Article ID: 950686 - View products that this article applies to.
The steps to troubleshoot performance-related issues in Windows Vista vary depending on the point at which the issue occurs. This article is intended to describe the steps that are used to troubleshoot performance-related issues with standby, resume, or hibernation.
For more information about how to troubleshoot other performance issues in Windows Vista, click the following article numbers to view the articles in the Microsoft Knowledge Base:
(http://support.microsoft.com/kb/950684/ )How to troubleshoot performance issues during startup in Windows
(http://support.microsoft.com/kb/950685/ )How to troubleshoot performance issues in Windows Vista
OverviewThis article describes the steps that are used to start to troubleshoot standby-related performance issues in Windows Vista. This includes how to troubleshoot issues with the standby, resume, hibernate, and sleep features.
Performance issues that you may encounter with standby, hibernation, and resume on a Windows Vista-based computer may include but are not limited to the following issues:
Computers that meet the minimum requirements are known as "Windows Vista Capable," and computers that meet the recommended requirements are known as "Windows Vista Premium Ready." For more information about Windows Vista Capable and Windows Vista Premium Ready computers, visit the following Microsoft Web site:
http://www.microsoft.com/windows/windows-vista/get/upgrade-advisor.aspxFor more information about system requirements for Windows Vista, click the following article number to view the article in the Microsoft Knowledge Base:
(http://support.microsoft.com/kb/919183/ )System requirements for Windows Vista
To start troubleshooting a standby-related performance issue in Windows Vista, follow these steps.
Step 1: Check Windows UpdateIf a driver or an operating system component causes the performance issue, there may be an update that is available on Windows Update that addresses the issue. Visit Windows Update, and install any driver or operating system updates that are available. To do this, visit the following Windows Update Web site
http://windowsupdate.microsoft.comIf you install an updated driver or operating system components from Windows Update, and this does not resolve the performance issue, go to the next troubleshooting step.
Step 2: Check for performance warningsFrequently, Windows Vista can automatically detect any issues that are related to performance and can make recommendations about how to troubleshoot these problems. When this happens, a warning is displayed in Control Panel. To access these warnings, follow these steps:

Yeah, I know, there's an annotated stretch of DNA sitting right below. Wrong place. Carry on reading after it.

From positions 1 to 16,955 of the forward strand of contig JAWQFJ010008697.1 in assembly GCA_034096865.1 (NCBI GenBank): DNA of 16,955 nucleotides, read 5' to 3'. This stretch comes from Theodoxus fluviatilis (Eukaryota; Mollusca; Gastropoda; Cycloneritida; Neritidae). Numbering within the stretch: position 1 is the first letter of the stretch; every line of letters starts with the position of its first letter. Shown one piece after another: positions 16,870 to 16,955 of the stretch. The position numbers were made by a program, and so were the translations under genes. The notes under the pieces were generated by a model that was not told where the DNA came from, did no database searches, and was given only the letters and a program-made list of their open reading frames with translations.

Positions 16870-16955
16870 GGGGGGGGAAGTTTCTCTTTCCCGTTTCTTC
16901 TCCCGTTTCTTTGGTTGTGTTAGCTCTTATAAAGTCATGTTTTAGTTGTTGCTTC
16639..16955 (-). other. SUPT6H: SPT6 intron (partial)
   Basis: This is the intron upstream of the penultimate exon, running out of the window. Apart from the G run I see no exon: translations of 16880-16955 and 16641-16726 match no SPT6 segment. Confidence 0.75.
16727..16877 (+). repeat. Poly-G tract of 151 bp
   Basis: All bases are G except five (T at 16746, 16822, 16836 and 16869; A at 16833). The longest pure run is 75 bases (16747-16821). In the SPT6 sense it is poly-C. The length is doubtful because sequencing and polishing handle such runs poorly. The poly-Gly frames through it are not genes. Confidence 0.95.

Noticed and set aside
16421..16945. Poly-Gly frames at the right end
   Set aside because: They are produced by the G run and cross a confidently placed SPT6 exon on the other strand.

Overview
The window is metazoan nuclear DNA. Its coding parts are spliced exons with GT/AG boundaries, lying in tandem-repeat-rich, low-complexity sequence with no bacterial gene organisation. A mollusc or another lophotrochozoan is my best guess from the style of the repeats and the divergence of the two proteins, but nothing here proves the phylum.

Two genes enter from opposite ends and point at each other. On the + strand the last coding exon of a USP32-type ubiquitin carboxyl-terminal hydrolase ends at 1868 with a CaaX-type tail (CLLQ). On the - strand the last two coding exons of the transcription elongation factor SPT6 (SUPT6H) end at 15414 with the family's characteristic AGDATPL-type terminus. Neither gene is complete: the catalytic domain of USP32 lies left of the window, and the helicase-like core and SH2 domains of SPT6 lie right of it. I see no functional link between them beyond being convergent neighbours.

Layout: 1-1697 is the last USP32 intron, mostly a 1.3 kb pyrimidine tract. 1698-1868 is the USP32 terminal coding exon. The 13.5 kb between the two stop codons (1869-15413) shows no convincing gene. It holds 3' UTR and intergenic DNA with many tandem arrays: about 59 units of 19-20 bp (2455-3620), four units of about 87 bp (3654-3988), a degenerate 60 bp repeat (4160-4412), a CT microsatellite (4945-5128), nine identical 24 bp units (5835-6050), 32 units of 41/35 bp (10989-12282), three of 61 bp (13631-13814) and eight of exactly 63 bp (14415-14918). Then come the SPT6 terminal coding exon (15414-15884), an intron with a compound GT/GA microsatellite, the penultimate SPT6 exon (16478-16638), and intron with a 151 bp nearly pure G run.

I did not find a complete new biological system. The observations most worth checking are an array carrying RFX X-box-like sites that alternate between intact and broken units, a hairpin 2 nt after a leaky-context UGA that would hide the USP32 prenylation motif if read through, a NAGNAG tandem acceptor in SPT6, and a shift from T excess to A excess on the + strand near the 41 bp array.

Step 3: Perform clean-boot troubleshootingIf you verify that the performance issue does not occur in safe mode, start Windows Vista in a clean-boot environment to determine the programs or the services that are causing the issue. This process will systematically eliminate any of the third-party services or applications that are running on Windows Vista that could potentially be the cause of the problem.
For more information about how to perform clean-boot troubleshooting in Windows Vista, click the following article number to view the article in the Microsoft Knowledge Base:
929135If the performance problem continues after you perform clean-boot troubleshooting, go to the next troubleshooting step.
(http://support.microsoft.com/kb/929135/ )How to troubleshoot a problem by performing a clean boot in Windows Vista
Step 4: Check the Reliability MonitorWhen you troubleshoot a performance issue, it is important to determine whether the problem always occurred after you installed Windows Vista or if the problem began sometime after you installed Windows Vista. You must clarify this before you continue.
If Windows Vista was performing acceptably after it was installed, and the startup performance problem only began to occur sometime after Windows Vista was performing acceptably, you can use the Reliability Monitor tool that is included with Windows Vista. This tool lets you examine the events that occurred around the time that the problem began so that you can determine any relationship between the event and the issue. To do this, you must first determine approximately when the issue began to occur. When you determine the approximate time, you can examine the events that occurred around that time.
To use this tool to troubleshoot a performance issue that began sometime after Windows Vista was installed, follow these steps:
Article ID: 950686 - Last Review: April 18, 2008 - Revision: 1.4
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